This week we have a look back at an ‘old friend’ of the HOYS project, the unusual variable V2492Cyg. It has featured a few times as light curve of the week and we have even written an Astronomers Telegram about it back in 2017.
The object is situated in the Pelican nebula region, and the Gaia parallax even puts it slightly into the foreground of the main cluster at a distance of about 620pc, which is roughly 250pc closer than the main IC5070 region. The star shows very large variability in all filters on a number of timescales. The changes in brightness seem to be caused by a combination of changing mass accretion rate, and thus intrinsic luminosity changes, as well as variable line of sight extinction. This combination causes large changes of more then 8mag in the brightness.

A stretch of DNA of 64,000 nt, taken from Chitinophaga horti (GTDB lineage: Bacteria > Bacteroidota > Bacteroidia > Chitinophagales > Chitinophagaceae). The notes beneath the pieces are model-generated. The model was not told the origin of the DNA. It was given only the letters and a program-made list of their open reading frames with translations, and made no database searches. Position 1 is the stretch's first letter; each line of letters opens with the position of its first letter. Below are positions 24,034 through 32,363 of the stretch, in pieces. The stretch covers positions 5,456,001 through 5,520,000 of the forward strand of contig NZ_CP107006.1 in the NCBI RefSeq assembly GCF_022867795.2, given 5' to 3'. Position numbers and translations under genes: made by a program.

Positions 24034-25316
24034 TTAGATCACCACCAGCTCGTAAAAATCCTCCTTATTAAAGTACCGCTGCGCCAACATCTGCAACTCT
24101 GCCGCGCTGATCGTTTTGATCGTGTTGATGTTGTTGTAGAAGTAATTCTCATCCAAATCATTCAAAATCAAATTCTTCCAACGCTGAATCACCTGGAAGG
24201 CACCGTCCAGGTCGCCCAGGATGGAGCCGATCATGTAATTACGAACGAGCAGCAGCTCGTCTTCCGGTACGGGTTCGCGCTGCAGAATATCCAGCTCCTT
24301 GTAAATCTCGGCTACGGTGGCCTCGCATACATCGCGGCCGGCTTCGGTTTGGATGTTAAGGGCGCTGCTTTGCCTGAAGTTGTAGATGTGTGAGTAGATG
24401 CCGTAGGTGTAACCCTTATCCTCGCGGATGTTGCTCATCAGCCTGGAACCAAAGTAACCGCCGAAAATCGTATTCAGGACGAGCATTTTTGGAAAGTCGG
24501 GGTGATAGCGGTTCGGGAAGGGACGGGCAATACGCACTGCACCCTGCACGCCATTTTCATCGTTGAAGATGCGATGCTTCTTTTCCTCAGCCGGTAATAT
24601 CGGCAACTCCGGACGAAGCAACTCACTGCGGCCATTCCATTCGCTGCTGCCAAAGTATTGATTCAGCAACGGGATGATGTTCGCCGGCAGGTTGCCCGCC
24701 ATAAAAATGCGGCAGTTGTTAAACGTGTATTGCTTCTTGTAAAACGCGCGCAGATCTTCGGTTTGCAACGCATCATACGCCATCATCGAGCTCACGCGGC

In 2017, the source reached it’s brightest state observed so far. After that it varied by 3-4mag just below this maximum brightness for the next two years. By mid 2019 it dimmed significantly and vanished from view in all but the deepest of the HOYS I-Band images. It was then completely undetected for half a year in any of our images.
The latest HOYS data now shows that its brightness has recovered with vengeance. In the last 100 days it has increased it’s brightness in the I-Band by at least 5mag – a factor of 100 – but most likely by significantly more. For ‘normal’ young stars such an outburst would be widely reported and followed up, but not so for this source (at least I could not find any reports on it since 2017). The object does this all the time. It will be interesting to see what happens next. It has already lost a magnitude (factor 2-3) in the last 10 days since it reached the peak.